Lisa Scottoline released a new short story, Pigeon Tony’s Last Stand. Published by Amazon Original Stories, I devoured the audiobook version of this title in one day. If you’re an Amazon Prime or Kindle Unlimited member, you can read and listen to this book for free. If you are not, the price for the Kindle and Audible version is money well spent. Below is my review of Pigeon Tony’s Last Stand by Lisa Scottoline. Enjoy!Continue reading
Walnut Street Theatre, America’s Oldest Theatre and a National Historic Landmark, is excited to announce its 214th season of live entertainment, and its 40th season as a not-for-profit producing theatre company. The ‘Knockout’ line-up includes three stunning musicals, a hilarious comedy by Neil Simon, and an American masterpiece. As a self-producing regional theatre, the Walnut is the most popular theatre company in Philadelphia.Continue reading
This movie is about the life and career of Steve Jobs.
What I Like
What impressed me most about this film is Ashton Kutcher; he was excellent in his role and I have newfound respect for his dramatic acting capabilities.
I also enjoyed this movie’s soundtrack – it was awesome. Any time a film features music by REO Speedwagon, Cat Stevens and Toad The Wet Sprocket, it’s going to bring a smile to my face.
What I Don’t Like
I wish the film included the last few years of Jobs’ career. The closest we get to that is a scene where Jobs unveils the iPod to Apple employees for the first time. It’s a cool moment, but what about the launch of the iPhone and the iPad? And what about his health struggles at the end of his life? To me, this was a missed opportunity.
Despite its minor shortcomings, Jobs is a highly entertaining film that almost anyone will enjoy. If you come into it with an open mind about the subject matter and the lead actor, you’ll feel satisfied by the time the final credits role. I highly recommend it.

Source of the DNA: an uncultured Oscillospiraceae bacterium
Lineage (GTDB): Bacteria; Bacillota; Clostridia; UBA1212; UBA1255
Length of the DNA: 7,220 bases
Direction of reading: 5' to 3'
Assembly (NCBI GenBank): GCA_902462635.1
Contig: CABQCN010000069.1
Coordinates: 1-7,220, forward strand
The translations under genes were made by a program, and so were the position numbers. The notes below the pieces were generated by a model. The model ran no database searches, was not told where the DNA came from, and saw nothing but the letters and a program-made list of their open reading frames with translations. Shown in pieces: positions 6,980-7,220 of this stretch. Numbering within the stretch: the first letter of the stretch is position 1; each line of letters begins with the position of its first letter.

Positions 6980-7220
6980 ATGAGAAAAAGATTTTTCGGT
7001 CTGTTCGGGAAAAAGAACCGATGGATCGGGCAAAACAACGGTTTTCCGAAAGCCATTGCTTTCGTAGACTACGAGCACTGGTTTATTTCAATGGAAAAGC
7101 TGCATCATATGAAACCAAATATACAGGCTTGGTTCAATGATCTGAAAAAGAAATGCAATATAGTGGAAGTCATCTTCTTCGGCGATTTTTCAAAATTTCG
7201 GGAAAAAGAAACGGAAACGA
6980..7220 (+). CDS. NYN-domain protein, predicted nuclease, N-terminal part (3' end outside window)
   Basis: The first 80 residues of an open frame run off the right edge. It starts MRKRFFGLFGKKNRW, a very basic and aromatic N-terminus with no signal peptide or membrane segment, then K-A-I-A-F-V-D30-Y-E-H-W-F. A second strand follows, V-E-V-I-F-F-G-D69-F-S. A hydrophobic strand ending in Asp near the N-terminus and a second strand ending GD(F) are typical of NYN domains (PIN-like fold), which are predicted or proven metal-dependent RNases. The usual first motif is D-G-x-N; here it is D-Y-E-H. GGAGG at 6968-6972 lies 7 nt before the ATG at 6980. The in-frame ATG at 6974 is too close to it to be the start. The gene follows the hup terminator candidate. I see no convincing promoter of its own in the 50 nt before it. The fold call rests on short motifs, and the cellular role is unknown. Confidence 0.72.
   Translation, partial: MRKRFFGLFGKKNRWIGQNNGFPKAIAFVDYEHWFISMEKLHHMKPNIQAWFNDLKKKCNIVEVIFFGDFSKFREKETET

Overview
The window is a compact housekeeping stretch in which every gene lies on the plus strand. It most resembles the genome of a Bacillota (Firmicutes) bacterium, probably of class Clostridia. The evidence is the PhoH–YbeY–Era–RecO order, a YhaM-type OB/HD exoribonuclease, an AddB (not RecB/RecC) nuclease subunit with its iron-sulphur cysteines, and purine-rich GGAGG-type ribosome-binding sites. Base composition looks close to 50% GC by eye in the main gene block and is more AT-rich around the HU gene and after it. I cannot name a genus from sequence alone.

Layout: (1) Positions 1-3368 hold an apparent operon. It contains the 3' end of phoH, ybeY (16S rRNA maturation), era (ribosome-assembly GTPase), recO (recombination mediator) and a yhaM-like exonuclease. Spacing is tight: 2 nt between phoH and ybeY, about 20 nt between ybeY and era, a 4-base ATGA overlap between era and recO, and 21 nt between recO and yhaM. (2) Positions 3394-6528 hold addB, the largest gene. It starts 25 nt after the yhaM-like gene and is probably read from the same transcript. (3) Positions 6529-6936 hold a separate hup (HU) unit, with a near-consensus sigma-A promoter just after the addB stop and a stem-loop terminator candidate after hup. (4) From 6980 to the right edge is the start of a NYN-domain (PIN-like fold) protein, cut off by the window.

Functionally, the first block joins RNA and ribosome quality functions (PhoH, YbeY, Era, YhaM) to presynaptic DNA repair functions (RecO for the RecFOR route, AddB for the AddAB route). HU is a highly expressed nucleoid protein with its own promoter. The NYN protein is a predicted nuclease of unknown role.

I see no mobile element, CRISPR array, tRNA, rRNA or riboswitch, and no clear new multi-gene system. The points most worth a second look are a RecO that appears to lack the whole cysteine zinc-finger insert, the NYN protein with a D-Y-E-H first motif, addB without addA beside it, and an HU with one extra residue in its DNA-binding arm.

I just watched Bernie, a dark comedy starring Jack Black, Shirley MacLaine and Matthew McConaughey. Based on true events, the film focuses on the relationship between the lovable Bernie Tiede, played by Black, and the grumpy 80-year-old millionaire, Majorie Nugent, played by Shirley MacLaine.
Since first taking notice of Jack Black in High Fidelity, I’ve been a big fan of his work, on and off the screen. In Bernie, he takes his acting ability to another level and melds his music and thespian talents like never before. In addition to being both funny and believably dramatic, Black sings several times in the film, providing his formidable voice with the opportunity to shine.
While Jack Black stole the show, the other actors in the film did a wonderful job of drawing me into the film’s premise. Shirley MacLaine was delightfully obstinate and grouchy, and Matthew McConaughey, while unremarkable, served well in his role too.
I went into Bernie not knowing what to expect, and I left it feeling completely satisfied. It was time well spent and it deserves your attention. To whet your appetite, below is the official synopsis and trailer.
In the tiny, rural town of Carthage, TX, assistant funeral director Bernie Tiede was one of the town’s most beloved residents. He taught Sunday school, sang in the church choir and was always willing to lend a helping hand. Everyone loved and appreciated Bernie, so it came as no surprise when he befriended Marjorie Nugent, an affluent widow who was as well known for her sour attitude as her fortune. Bernie frequently traveled with Marjorie and even managed her banking affairs. Marjorie quickly became fully dependent on Bernie and his generosity and Bernie struggled to meet her increasing demands. Bernie continued to handle her affairs, and the townspeople went months without seeing Marjorie. The people of Carthage were shocked when it was reported that Marjorie Nugent had been dead for some time, and Bernie Tiede was being charged with the murder.